The Coliseum today is now a major tourist attraction in Rome with thousands of tourists each year paying to view the interior arena, though entrance for citizens of the European Union (EU) is partially subsidized, and the entrance is free for EU citizens under eighteen or over sixty-five years of age.
There is now a museum dedicated to Eros located in the upper floor of the outer wall of the building. Part of the arena floor has been re-floored.
Beneath the Coliseum, a network of subterranean passageways once used to transport wild animals and gladiators to the arena opened to the public in summer 2010.
Suggestion: in order to avoid the long lines, it is possible to purchase tickets at the entrance to Palatine in Via di San Gregorio and by the Arch of Titus.
The Roman Forum
The Roman Forum, the most important archaeological area in Rome, extends from the Capitol Hill to the Palatine. As far back as the 7th century B.C., the Forum was the centre of political,commercial and religious life: the site of triumphal processions and elections; the venue for public speeches, criminal trials, and gladiatorial matches; and the nucleus of commercial affairs.
Here statues and monuments commemorated the city's great men. The teeming heart of ancient Rome, it has been called the most celebrated meeting place in the world, and in all history.
Located in the small valley between the Palatine and Capitoline Hills, the Forum today is a sprawling ruin of architectural fragments and intermittent archaeological excavations attracting 4.5 million sightseers yearly.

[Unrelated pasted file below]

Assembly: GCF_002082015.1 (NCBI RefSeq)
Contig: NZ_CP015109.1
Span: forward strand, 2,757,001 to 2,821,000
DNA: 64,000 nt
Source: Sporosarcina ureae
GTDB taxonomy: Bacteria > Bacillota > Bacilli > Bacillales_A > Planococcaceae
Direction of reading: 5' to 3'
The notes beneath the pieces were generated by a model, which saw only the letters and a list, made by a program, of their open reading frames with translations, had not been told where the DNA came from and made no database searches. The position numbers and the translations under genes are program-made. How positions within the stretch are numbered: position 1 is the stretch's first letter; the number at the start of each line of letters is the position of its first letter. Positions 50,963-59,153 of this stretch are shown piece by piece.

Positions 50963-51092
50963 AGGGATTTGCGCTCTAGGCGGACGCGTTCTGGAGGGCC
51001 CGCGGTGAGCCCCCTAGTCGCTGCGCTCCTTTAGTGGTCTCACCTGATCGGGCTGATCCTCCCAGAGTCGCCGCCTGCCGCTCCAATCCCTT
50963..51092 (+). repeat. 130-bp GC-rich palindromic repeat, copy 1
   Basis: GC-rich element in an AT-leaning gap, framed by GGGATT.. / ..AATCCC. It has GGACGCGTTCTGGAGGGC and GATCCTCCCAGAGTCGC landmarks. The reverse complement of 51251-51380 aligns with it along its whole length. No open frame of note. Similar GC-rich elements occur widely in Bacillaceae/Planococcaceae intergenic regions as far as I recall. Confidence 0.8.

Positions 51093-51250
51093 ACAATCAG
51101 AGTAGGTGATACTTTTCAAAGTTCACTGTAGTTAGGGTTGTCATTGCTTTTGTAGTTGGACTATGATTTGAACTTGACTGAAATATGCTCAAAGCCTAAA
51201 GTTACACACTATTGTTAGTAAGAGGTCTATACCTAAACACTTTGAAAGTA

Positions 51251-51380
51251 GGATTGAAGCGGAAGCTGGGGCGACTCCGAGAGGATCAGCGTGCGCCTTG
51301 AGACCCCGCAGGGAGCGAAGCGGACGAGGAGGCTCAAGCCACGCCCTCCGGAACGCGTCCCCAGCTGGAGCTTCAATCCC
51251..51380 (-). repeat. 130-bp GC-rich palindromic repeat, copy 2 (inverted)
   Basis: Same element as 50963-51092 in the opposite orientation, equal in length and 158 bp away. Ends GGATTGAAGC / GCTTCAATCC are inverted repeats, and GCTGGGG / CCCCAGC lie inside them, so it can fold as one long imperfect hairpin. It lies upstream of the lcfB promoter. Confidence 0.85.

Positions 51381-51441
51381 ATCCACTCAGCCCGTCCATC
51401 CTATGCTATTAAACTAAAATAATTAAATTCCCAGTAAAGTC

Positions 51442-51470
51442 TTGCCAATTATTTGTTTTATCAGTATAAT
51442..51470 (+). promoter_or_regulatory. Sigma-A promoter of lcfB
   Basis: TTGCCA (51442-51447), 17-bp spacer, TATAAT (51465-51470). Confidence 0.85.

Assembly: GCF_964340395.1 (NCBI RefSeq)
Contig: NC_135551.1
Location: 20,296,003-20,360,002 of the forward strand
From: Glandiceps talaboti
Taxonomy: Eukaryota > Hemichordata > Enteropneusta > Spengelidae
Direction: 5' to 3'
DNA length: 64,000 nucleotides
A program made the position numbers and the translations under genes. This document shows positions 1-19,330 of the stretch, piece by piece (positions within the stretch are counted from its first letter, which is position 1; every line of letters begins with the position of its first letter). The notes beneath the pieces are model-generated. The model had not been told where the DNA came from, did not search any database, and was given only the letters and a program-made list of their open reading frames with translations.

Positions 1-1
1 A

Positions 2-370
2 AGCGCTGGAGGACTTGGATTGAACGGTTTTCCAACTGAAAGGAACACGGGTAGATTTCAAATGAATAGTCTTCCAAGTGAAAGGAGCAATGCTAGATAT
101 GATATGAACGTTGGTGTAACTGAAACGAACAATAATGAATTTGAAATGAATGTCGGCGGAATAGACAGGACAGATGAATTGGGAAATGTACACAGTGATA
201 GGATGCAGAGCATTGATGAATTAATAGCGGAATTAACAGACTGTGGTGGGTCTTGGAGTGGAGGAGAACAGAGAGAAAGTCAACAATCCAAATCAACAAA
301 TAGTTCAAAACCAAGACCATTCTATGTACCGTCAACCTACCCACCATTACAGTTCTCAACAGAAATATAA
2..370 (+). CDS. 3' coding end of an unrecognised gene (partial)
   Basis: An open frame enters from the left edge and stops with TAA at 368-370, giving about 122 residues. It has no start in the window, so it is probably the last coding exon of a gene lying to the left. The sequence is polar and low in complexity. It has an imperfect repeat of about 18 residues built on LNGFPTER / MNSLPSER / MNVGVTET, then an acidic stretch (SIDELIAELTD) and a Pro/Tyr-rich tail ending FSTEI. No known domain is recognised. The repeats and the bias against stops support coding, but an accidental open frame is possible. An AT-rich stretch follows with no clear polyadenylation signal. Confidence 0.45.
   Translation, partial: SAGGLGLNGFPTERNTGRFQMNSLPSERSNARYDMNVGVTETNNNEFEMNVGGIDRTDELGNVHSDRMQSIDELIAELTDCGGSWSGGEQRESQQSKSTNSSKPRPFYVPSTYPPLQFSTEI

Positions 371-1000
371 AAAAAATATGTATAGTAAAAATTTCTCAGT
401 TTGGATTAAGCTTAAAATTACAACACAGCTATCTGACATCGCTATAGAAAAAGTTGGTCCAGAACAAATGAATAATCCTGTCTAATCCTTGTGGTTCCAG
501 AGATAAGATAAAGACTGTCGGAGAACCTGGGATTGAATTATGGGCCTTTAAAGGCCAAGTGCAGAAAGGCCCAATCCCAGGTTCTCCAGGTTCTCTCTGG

Many of the oldest and most important structures of the ancient city were located on or near the Forum. The Roman kingdom's earliest shrines and temples were located on the southeastern edge. These included the ancient former royal residence, the Regia (8th century BC), and the Temple of Vesta (7th century BC), as well as the surrounding complex of the Vestal Virgins, all of which were rebuilt after the rise of imperial Rome.
Later on, to the original Roman Forum were added the Imperial Forums: Foro di Cesare, Foro di Augusto, Foro di Nerva, Foro di Vespasiano and the most imposing one, the Foro di Traiano, of which one can still admire the huge Column of the Markets.
Over time the archaic Comitium was replaced by the larger adjacent Forum and the focus of judicial activity moved to the new Basilica Aemilia (179 BC). Some 130 years later, Julius Caesar built the Basilica Julia, along with the new Curia Julia, refocusing both the judicial offices and the Senate itself. This new Forum, in what proved to be its final form, then served as a revitalized city square where the people of Rome could gather for commercial, political, judicial and religious pursuits in ever greater numbers.
Basilica of Maxentius